Honestly though, it doesn't matter. Vintner Grill is a great place for any number of occasions. Recently, several girlfriends and I popped in to grab a quick dinner on a Wednesday night. We sat in the bar and service was a bit slow (though our server looked remarkably like Olivia Munn), but the place was hopping. it's New American with an ever-changing menu, and everything has a fresh, trendy feel to it. They use micro-herbs on just about everything, and is there anything cuter than itty-bitty basil or parsley? I think not.
VG is a great for a casual dinner, a special anniversary, or even lunch. It's pricey, but won't break the bank. One word of caution: not toddler-friendly. Get a baby-sitter and have a date night with the spouse instead.
A cheese and meat starter course - try the Humboldt Fog!
The caramelized onion and gorgonzola flatbread pizza (be sure to bring breath mints)
The lamb osso bucco with toasted barley risotto
One word: yum!
I need to start off by saying Lucille's holds a very special place in my heart. My baby was grown on Lucille's while in the womb. Every Sunday night during the summer of 2009, Brian dutifully trooped off to Henderson in search of Las Vegas' best BBQ. And he came back with mounds of food that I devoured from my place on the couch, usually while watching HBO's True Blood. It's really not surprising then that Scotty has this strange little Southern twang when he says certain words. I blame the sweet tea.
That being said, Lucille's a consistently good eat if you are looking for something off the Strip. Located in the heart of The District in Green Valley, it's a down-home, feel-good kinda place. The atmosphere is great (think large jelly jars for iced tea glasses) and it's incredibly kid friendly. That being said, the down sides are the prices are fairly steep, and the service can be inconsistent. On a Friday or Saturday night, you'll be battling the locals for a table that might take up to 45 minutes to get.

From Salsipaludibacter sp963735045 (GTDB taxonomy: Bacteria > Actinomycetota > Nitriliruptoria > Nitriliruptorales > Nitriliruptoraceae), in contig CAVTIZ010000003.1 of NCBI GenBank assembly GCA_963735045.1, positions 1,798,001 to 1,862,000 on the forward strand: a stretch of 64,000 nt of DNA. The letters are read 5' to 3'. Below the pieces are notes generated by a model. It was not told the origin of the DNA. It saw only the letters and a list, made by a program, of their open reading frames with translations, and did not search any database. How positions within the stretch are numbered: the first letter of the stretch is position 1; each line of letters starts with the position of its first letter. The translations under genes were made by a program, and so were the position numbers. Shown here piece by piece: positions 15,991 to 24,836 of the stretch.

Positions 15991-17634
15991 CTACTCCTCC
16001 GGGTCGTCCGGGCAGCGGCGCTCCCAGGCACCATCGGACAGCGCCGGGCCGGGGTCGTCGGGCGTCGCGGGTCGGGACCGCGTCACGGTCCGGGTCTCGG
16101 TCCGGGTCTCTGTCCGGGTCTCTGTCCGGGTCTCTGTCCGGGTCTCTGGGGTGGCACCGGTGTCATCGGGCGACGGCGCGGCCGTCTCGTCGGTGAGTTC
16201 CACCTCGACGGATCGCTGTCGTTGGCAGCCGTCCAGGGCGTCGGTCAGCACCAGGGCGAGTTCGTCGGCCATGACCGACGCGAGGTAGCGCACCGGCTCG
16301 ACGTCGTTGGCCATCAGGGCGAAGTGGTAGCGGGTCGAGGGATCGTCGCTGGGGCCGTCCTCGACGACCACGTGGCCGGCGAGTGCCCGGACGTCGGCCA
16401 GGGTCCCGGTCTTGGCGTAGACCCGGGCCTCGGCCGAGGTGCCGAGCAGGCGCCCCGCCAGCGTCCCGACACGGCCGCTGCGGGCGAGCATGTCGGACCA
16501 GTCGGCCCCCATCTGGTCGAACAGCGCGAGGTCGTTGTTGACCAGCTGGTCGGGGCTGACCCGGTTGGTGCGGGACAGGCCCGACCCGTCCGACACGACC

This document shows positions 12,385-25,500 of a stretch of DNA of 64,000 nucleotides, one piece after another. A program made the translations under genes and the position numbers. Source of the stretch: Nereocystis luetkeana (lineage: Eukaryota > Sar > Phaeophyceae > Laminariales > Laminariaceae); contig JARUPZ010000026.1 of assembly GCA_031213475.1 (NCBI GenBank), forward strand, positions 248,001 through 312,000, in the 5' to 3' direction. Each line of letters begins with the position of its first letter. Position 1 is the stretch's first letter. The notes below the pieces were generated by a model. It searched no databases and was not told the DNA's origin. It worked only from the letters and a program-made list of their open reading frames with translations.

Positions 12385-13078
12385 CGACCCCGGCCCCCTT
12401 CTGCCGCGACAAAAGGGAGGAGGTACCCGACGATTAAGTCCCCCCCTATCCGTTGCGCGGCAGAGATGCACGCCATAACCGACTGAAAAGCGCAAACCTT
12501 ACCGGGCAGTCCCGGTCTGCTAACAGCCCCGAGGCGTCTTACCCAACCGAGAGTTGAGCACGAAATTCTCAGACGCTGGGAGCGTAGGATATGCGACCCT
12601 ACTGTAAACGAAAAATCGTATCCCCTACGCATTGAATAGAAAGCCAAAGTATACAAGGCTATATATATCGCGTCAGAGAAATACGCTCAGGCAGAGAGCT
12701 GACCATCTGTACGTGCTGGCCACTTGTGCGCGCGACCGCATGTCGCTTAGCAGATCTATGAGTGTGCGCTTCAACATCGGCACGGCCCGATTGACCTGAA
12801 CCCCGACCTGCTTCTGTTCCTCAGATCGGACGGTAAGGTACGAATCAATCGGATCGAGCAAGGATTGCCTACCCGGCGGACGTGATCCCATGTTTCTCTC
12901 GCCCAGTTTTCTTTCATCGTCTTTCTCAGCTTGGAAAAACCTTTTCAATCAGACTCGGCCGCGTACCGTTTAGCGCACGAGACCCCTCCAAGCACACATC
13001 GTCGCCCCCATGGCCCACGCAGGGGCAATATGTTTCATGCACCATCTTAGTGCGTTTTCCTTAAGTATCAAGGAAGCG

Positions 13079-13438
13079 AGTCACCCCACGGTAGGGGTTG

But if you're in the mood for some good, old-fashioned, fall-off-the-bone BBQ, definitely try Lucille's.
-- The Memphis pulled pork sandwich
-- The two-item combo with baby back ribs and brisket
and for the three and under crowd:
-- corn dogs with a side of sweet potatoes is always a big hit.
After some serious thought, I've decided to add a new section to the blog -- food reviews. More specifically, dining reviews in Las Vegas. Inspired by my friend Sherri, who recently visited Vegas, I found myself drumming up restaurant ideas to give her and her husband while they were in town. And then it hit me - why not blog about it? I love food. I love a good restaurant. More importantly, it could shed light on great places to eat in town, which is helpful whether you are a local or a frequent visitor.
I have officially zero credentials to review food, other than the ability to properly use a knife and fork (most of the time.) Brian and I do love to try new places, and with such a vibrant culinary town literally at our fingertips, we'll be heading out in search of new and delicious restaurants.
Break down of the critical review? I'll be looking for quality of food, ambiance, and price point. Service needs to be a priority, too. (Remember our experience at Le Cirque? For shame.) I will be categorizing places as either "On the Strip" or "Off the Strip," as well as denoting what type of cuisine they serve.
Hopefully, this section of the BRBC will serve as a great resource for anyone in Las Vegas, whether a resident of the Silver State or just visiting. And if you like my recs, hate them, or think I'm crazy, I read and appreciate all feedback, so drop me a line: firstname.lastname@example.org.
Thanks and happy dining!
Still me. Just writing about food now, not books or babies. Yes, I occasionally lick my plate, but only if it's really, really, really good.